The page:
The Evolution of Parenting

It’s Monday and all things are possible. On my morning commute, I was listening to the most recent episode of the podcast in which Jennifer Goldman-Wetzler recounts her early family history and how it made her become interested in conflict, leading her to write her most recent book.

As I listened to her story, I started to wonder how we are ever able to break out of the cycle of parenting in the same way as we were raised? Simple rebellion may have something to do with it. “I’ll never do this to my children” where “this” is whatever trauma most deeply marked the parent that repeats this phrase.

But I think another part of it might be the cultural recombination that is a natural outcome of marriage. The genetic exchange that happens as part of reproduction is fundamental to evolution and diversity. But just as Harari points out in Sapiens, the unique capability that has catapulted humans to be in charge of everything (sometime’s to everything’s detriment) is our ability to tell each other stories. Those stories form into cultures and today we see cultural evolution as a far more powerful and faster acting element in our lives than genetic evolution.

I think parenting styles in long term relationships is a great example of this and explains another important mechanism in allowing the next generation of parents to change things up. I wonder if this might be another challenge of single parenthood (not that there aren’t enough already): the single parent is left mainly with what they “learned” from their parents about how to be a parent and what they see in the culture at large. They don’t get to recombine their style with their partners in the petri dish of the home and come up with something new and hopefully better.


Speaking of unspoken games

The thing I love about HPB and Podcasts is the randomness of them. Sometimes they give you just what you need to read or hear respectively and this morning was one of those times.

While I am just 15-20 minutes into it, the most recent episode of The Portal features Agnes Callard, who dropped the idea that when we meet new people we are engaged in two unspoken games simultaneously: we are trying to build a relationship with them AND we are trying to jockey to status. These games push us in different directions; make us behave in ways that are curious even to ourselves.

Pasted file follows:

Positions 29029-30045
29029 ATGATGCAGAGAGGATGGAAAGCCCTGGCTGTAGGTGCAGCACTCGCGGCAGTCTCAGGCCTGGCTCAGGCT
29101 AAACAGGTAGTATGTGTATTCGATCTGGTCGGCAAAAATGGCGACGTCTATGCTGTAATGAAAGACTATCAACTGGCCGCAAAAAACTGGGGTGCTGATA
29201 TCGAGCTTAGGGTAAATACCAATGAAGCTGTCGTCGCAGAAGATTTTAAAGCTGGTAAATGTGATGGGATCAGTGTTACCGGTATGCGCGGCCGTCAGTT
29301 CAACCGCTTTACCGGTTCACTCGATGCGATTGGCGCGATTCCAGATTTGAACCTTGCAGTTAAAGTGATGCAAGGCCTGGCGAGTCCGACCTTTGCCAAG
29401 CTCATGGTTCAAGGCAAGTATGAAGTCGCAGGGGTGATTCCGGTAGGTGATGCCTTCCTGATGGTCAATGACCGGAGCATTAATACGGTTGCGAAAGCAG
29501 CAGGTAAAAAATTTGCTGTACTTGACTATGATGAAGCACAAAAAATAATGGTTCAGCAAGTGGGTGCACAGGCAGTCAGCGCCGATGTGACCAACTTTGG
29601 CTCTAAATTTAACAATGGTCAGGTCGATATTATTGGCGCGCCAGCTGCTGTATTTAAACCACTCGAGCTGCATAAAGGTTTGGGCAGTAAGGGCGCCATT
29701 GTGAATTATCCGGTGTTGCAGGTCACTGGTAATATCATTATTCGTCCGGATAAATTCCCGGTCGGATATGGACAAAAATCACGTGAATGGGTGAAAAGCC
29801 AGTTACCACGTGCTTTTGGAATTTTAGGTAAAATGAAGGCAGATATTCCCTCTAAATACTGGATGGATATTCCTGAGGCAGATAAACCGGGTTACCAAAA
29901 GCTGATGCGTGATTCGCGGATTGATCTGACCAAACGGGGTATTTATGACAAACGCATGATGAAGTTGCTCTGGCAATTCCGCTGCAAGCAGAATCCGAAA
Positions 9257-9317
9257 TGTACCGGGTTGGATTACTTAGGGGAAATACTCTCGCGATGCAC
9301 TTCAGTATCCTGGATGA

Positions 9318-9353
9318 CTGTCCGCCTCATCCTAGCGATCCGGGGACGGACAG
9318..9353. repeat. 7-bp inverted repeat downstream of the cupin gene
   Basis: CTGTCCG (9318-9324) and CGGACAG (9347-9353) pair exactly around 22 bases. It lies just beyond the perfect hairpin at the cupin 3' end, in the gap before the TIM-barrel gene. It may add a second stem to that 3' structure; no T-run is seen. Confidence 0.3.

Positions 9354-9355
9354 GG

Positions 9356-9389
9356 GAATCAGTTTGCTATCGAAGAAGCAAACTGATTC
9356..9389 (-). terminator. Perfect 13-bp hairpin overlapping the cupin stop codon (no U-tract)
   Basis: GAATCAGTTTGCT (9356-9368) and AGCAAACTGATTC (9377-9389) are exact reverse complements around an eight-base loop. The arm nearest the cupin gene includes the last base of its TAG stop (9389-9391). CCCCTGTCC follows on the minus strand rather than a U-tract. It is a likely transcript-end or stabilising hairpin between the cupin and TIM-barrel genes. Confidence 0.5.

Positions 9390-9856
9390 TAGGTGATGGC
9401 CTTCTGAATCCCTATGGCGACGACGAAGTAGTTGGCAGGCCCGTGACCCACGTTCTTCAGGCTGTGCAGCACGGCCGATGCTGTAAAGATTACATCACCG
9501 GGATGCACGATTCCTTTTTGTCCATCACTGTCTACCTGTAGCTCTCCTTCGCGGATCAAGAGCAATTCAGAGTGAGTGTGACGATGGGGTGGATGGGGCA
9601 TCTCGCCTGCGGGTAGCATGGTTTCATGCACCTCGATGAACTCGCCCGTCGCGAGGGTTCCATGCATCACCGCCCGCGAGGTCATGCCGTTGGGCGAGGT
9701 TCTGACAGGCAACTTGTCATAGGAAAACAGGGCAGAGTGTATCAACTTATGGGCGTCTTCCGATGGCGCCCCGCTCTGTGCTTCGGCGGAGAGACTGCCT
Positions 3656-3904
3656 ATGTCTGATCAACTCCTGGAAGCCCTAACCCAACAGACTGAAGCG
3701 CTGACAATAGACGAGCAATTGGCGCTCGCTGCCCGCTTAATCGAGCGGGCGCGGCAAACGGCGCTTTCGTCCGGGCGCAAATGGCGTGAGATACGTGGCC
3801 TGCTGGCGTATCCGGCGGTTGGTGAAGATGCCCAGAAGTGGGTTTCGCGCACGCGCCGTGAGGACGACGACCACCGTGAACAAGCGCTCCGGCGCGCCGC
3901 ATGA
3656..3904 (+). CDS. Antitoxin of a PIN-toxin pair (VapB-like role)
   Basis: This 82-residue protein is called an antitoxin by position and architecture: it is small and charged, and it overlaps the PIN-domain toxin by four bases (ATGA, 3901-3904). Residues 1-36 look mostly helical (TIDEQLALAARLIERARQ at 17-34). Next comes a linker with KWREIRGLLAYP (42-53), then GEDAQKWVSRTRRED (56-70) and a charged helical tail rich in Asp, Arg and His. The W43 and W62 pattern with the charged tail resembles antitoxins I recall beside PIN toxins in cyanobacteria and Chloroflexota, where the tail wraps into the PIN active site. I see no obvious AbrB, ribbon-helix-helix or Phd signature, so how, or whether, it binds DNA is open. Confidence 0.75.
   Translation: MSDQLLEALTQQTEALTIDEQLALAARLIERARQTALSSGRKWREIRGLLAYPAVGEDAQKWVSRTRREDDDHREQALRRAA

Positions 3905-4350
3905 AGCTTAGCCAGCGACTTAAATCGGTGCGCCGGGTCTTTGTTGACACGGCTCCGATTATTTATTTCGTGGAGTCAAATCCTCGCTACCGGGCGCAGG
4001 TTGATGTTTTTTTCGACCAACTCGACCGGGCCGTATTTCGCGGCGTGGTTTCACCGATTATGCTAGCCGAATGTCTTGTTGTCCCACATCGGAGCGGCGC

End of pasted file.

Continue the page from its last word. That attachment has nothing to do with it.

I did a quick search and couldn’t find the article mentioned in the opening of the podcast, but did find this one, which has some really interesting things to day about why we play some of these unspoken games, and why the are unspoken in the first place.

Spoiler alert: it seems to come down to our need to have status be both freely available as a basic humans right AND be attainable through action / reward. Those two viewpoints are to date irreconcilable so we end up acting out in ways that are incoherent.


What I’m listening to now

Here’s my current list of podcast subscriptions, with the ones I listen to most often in bold and newest subscriptions in italics. I’m still using the native Podcast app on my iPhone although I am interested to try out Spotify. Just need a reason to switch.

On average I listen to about 2-3 podcasts a week. Mostly when driving. More when I travel (on planes) or in the spring / summer (when I have to I get to mow the lawn). Fewer when I am working from home or in a mood for music. So obviously with this sort of feed I miss a lot.

Podcasts have been an important part of my journey. I find it to be the absolute best thing to have emerged from the web. They have reintroduced long form conversation and the best ones let you hear both all sides of important ideas and arguments in more than soundbites.